"Half the time in cardiac arrest, we get the heart going again, blood pressure is good, everything is going along," says Dr. Terry Vanden Hoek, director of the Emergency Resuscitation Center at the University of Chicago, "and within a few hours everything crashes and the patient is dead." It took some time, though, for basic research to supply an explanation. Neumar, working with rats, simulates cardiac arrest and resuscitation, and then examines the neurons at intervals afterward. Up to 24 hours later they appear normal, but then in the next 24 hours, something kicks in and they begin to deteriorate.

What we found when we studied oxygen deprivation in cells astounded us,” explained Becker. “When cells are deprived of oxygen for an hour there is only 4% cell death. After four hours, cell death is only around 16%. Both of these numbers are low. The amazing thing was once we re-introduced oxygen to the cells they died off rapidly to almost 60% cell death. This re-oxygenation injury we termed reperfusion injury. We concluded that the re-introduction of oxygen must be handled carefully for the majority of cells to survive.
http://www.uphs.upenn.edu/news/News_Rel ... enter.html
Becker has taken the heart attack survival rate from from 15% to 80%
http://www.newsweek.com/id/35045

How many humans has Alcor revived?
We know that neurostructure breaks down quickly following cessation of metabolism. Obviously it survives longer than an hour, but we know from our own EM analysis that it breakdown in less than 12 hours and probably within 6 hours. That's why the vitrification process has to be started quickly once the patient deanimates. There are legal and institutional barriers that often prevent immediate vitrification of many Alcor Patients.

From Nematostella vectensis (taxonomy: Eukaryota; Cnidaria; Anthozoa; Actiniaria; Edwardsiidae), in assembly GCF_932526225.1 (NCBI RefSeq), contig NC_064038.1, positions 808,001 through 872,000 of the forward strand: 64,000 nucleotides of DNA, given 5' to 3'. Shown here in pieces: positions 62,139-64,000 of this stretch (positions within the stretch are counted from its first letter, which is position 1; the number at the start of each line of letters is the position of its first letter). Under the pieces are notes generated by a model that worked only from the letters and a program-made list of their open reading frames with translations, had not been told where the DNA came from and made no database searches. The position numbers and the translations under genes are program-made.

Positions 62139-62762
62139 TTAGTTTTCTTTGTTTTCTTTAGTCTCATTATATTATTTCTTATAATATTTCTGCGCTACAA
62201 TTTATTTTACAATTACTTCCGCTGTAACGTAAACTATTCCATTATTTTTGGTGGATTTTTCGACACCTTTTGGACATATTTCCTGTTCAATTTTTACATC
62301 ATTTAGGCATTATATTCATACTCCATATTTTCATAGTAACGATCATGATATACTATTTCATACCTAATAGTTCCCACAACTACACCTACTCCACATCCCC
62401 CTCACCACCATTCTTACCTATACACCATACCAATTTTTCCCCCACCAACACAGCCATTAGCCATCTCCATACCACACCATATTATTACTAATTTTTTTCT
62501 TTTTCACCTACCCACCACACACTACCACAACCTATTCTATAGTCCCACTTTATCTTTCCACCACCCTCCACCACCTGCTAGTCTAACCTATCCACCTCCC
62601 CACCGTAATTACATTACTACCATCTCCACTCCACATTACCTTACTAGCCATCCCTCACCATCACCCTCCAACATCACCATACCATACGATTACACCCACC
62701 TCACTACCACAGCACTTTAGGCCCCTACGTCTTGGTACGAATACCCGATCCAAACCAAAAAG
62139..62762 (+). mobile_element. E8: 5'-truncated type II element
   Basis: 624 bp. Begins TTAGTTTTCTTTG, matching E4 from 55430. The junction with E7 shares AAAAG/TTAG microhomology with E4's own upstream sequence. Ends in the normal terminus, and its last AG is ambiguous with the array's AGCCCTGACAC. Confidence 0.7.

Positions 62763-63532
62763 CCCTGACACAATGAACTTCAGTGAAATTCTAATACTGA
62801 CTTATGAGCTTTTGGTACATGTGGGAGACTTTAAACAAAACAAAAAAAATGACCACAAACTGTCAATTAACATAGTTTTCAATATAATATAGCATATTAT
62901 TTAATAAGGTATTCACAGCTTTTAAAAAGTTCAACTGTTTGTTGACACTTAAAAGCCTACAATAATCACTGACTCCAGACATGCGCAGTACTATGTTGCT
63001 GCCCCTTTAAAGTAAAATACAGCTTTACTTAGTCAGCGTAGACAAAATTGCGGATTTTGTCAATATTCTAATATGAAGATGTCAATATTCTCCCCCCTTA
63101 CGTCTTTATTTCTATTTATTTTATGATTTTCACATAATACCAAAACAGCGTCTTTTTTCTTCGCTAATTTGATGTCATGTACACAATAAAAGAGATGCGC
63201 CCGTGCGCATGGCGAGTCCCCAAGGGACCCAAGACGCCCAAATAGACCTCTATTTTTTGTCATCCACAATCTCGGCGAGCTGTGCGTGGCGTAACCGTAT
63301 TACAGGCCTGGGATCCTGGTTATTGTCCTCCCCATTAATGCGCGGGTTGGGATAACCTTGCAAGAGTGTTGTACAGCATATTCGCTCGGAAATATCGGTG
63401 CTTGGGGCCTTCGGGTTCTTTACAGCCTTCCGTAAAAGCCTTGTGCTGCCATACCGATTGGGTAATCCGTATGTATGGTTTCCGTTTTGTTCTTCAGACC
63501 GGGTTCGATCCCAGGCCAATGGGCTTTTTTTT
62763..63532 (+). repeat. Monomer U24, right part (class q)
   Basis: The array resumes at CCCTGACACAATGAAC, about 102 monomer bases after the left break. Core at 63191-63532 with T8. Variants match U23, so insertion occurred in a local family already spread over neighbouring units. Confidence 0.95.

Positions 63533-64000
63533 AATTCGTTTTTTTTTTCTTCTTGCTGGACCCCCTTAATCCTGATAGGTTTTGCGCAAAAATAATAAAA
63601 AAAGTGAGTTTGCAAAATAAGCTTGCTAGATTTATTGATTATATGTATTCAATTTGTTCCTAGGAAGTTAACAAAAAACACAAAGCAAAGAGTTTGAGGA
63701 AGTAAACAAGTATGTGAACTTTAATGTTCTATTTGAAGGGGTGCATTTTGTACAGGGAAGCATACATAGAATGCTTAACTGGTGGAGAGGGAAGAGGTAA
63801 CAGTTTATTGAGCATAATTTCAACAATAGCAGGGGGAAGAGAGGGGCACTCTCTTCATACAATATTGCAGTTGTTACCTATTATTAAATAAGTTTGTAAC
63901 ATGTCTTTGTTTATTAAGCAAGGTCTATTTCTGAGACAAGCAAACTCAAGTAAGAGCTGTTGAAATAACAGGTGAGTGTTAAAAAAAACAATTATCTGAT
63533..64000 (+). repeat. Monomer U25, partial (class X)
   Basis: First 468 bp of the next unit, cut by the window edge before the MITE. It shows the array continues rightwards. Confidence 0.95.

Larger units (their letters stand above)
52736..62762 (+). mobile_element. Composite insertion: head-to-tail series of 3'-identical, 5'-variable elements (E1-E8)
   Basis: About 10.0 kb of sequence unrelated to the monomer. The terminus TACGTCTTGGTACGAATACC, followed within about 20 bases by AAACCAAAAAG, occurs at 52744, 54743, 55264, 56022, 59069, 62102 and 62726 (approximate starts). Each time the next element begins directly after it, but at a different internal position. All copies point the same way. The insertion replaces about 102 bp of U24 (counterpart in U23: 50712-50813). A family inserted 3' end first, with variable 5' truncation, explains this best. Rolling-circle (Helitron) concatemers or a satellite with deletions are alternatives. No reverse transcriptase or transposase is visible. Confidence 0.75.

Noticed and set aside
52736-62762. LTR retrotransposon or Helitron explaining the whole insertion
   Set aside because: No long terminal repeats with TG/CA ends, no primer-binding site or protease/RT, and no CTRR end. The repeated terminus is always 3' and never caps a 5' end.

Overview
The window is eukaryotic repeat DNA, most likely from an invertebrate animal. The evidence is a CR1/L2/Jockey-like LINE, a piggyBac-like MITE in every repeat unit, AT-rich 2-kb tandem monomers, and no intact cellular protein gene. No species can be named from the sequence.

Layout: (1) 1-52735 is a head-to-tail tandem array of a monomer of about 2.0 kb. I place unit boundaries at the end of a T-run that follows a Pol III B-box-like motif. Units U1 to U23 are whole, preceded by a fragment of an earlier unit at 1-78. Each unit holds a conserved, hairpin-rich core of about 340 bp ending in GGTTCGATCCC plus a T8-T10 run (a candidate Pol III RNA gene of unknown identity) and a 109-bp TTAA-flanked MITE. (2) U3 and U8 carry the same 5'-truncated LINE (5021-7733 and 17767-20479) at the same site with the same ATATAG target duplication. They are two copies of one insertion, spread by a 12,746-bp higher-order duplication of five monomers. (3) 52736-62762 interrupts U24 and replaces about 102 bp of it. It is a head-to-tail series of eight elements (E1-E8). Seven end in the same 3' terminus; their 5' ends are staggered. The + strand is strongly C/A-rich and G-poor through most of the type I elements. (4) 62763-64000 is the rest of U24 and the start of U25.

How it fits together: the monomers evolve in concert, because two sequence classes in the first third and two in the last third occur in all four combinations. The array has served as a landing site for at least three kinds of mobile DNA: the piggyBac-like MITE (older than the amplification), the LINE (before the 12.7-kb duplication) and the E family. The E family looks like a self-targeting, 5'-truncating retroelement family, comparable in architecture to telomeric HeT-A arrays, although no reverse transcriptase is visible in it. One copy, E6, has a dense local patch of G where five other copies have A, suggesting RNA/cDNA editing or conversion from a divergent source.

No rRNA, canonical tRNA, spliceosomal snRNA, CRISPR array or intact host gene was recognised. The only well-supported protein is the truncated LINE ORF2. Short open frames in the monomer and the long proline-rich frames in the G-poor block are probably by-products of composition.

My point was that this recent "hypothermia" research is simply confirmation of work that Alcor did in the mid 80's. That not only does the neuro-structure survive following cessation of electrical activity, but that the injury caused by Oxygen deprivation is due to re perfusion that occurs when the Oxygen is restored to the brain. Indeed, we used this precise term, re-perfusion injury, to decribe the injury mechanism when talking about it in the late 80's (Mike Darwin coined this term at the time). So, I stand by my ealier comment that Alcor actually pioneered this work in the mid 80's, even though they never submitted papers for peer-review (which is probably the reason why you never heard of it).

The vitrification process is optimized to preserve neurostructure, but causes damage to the rest of the body. The reason has to do with how the "therapeutic window" of the cryo-protectant agents used vary depending on tissues and that the concentration of cryo-protectant that is optimized for preserving brain structure causes damage to other tissues. Since the seat of human conscious is the brain, this is the part of the body that must be preserved. Some kind of regeneration based on stem-cell, synthetic biology, or bionanotechnology will be necessary to reconstruct and reanimate the patient. Since the aging process is the largest cause of death at this time (and the reason for cryopreservation) there is no point to reanimating anyone even if we could because we still do not have a cure for aging (SENS is the most likely prospect for this, but is still several decades away).

BTW, the snarky tone of your comments is uncalled for.

kurt9
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Post by kurt9 »

MirariNefas wrote:I work in a lab which developed a drug undergoing clinical trials, which is meant to decrease the severity of hypoxia and reperfusion injury. This drug was developed based on research into hibernating animals.

The vast majority of research into hibernation and therapeutic hypothermia is not useful to a company like Alcor. They are using vitrification, and their process would kill you if you weren't already dead.